ISU Online Learning Community
When: Friday, Nov. 13; 11:30 a.m.-1 p.m.
Where: Register free online
FYI: The learning community meets monthly to share campus best practices to improve online teaching and learning.
The pandemic has taken away so much people take for granted -- even pizza.
The Center for Excellence in Learning and Teaching (CELT) leads the ISU online learning community, and with its monthly meetings no longer taking place in person, faculty, staff and graduate assistants can't work through an issue over a slice of pizza. Helping instructors find new ways to be successful hasn't stopped, it just moved online.
CELT instructional technology specialist Lesya Hassall works to keep faculty and staff engaged around teaching and technology advancements that can benefit them and their students.
"The pizza is gone for now, but I still work to give them food for thought," she said. "We want them thinking about what will broaden their teaching and improve their students' learning after attending."
Finding comfort in technology
The learning community -- which has been active for more than five years -- saw a spike in participation last spring when the pandemic forced a move to virtual instruction, and again to begin this semester as instructors adjusted more courses.
Each meeting focuses on digital pedagogy and Canvas updates important to instructors. It is a chance for participants to discuss issues and find solutions.
"One of the most successful things about the learning community is the ability to tap into the amazing things faculty are already doing on campus," CELT instructional technology specialist Gretchen Anderson said.
Anderson has seen instructor confidence grow in using Webex, preparing recorded lectures and integrating their digital classroom with in-person instruction. One key for instructors to be successful using Canvas is to talk and learn from other instructors, she said.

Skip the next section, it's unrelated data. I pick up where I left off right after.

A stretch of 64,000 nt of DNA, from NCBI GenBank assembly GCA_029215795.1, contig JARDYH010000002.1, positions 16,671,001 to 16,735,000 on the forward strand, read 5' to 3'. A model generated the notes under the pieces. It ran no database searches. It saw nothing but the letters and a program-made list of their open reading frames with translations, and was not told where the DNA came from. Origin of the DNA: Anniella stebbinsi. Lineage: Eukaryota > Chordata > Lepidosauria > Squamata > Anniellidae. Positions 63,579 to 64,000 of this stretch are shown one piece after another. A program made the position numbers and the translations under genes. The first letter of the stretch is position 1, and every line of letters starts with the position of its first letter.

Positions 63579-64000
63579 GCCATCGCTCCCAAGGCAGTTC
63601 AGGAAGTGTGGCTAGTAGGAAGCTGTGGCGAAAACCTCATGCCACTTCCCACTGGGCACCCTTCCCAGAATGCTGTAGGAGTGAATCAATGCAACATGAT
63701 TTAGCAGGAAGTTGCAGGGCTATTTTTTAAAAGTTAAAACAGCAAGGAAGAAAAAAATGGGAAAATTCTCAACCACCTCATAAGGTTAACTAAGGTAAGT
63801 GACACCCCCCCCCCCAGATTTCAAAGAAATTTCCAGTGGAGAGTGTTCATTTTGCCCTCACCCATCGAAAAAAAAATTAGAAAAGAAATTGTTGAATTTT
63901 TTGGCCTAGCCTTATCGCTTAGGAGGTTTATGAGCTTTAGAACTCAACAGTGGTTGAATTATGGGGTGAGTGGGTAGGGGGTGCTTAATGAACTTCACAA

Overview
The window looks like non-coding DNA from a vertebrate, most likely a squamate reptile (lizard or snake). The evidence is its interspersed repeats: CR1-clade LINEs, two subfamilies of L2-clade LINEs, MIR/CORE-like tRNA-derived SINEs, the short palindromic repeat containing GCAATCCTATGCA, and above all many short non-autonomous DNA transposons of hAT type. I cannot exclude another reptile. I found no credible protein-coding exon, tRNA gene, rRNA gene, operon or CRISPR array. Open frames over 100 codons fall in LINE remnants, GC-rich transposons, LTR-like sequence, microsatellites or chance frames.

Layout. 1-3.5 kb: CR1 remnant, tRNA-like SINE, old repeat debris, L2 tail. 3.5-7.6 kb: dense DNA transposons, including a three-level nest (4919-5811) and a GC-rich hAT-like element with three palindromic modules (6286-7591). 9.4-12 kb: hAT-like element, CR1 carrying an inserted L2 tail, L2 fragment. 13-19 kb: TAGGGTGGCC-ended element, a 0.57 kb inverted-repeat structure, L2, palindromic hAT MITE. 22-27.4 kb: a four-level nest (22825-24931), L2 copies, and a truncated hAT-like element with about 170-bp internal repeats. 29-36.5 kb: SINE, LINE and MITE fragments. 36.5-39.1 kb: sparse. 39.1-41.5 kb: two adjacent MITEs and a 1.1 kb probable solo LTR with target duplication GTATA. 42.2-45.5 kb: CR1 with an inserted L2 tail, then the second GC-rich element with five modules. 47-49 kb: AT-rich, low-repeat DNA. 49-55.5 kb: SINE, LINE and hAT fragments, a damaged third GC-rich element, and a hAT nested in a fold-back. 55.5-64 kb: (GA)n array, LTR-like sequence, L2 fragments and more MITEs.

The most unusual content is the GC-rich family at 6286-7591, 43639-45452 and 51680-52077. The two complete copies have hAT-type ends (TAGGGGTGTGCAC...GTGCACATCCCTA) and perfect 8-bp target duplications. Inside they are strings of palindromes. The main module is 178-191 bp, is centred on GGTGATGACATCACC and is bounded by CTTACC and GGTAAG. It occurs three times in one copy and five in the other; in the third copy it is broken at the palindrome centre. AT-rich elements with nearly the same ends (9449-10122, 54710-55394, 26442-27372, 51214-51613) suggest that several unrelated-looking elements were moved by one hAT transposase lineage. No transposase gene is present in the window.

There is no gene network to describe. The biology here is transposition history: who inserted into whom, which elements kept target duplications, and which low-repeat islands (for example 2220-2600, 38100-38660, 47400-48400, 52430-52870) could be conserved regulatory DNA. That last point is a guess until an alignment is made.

Recent conversation has focused on testing and preparing for final exams. Questions of how best to administer tests online and ensure their integrity are common. The next meeting on Nov. 13 will focus on testing.
Hassall said faculty and students are equally stressed about end-of-semester assessments this fall.
"The ability to really narrow down what you are trying to assess is key," Anderson said. "Don't worry about the technicalities of how you will assess, but first think about what you really want students to know. From there, it is much easier to figure out how to make it happen."
Associate professor of chemical and biological engineering Monica Lamm, who serves as a CELT faculty fellow, will discuss alternative ways of conducting review sessions for assessments and creating tests.
Lamm recently began using the public exam system in her courses. She is transparent about what type of questions will be asked on the exam, without giving students the questions.
"It is a way to use the learning outcomes with students as a guide and show them how to prepare," she said. "You get the student engaged by having them figure out how they would ask a question that would test their understanding of the topic. They get the framework of the question, and that can be discussed and used as a way to study."
Using online breakout rooms led to positive discussion and brought more student questions to the larger group for clarification, Lamm said.
New ways of assessing student performance are important for virtual instruction because many previous methods don't translate online, Lamm said. Providing new ideas gives instructors something to implement or tweak for their own classes.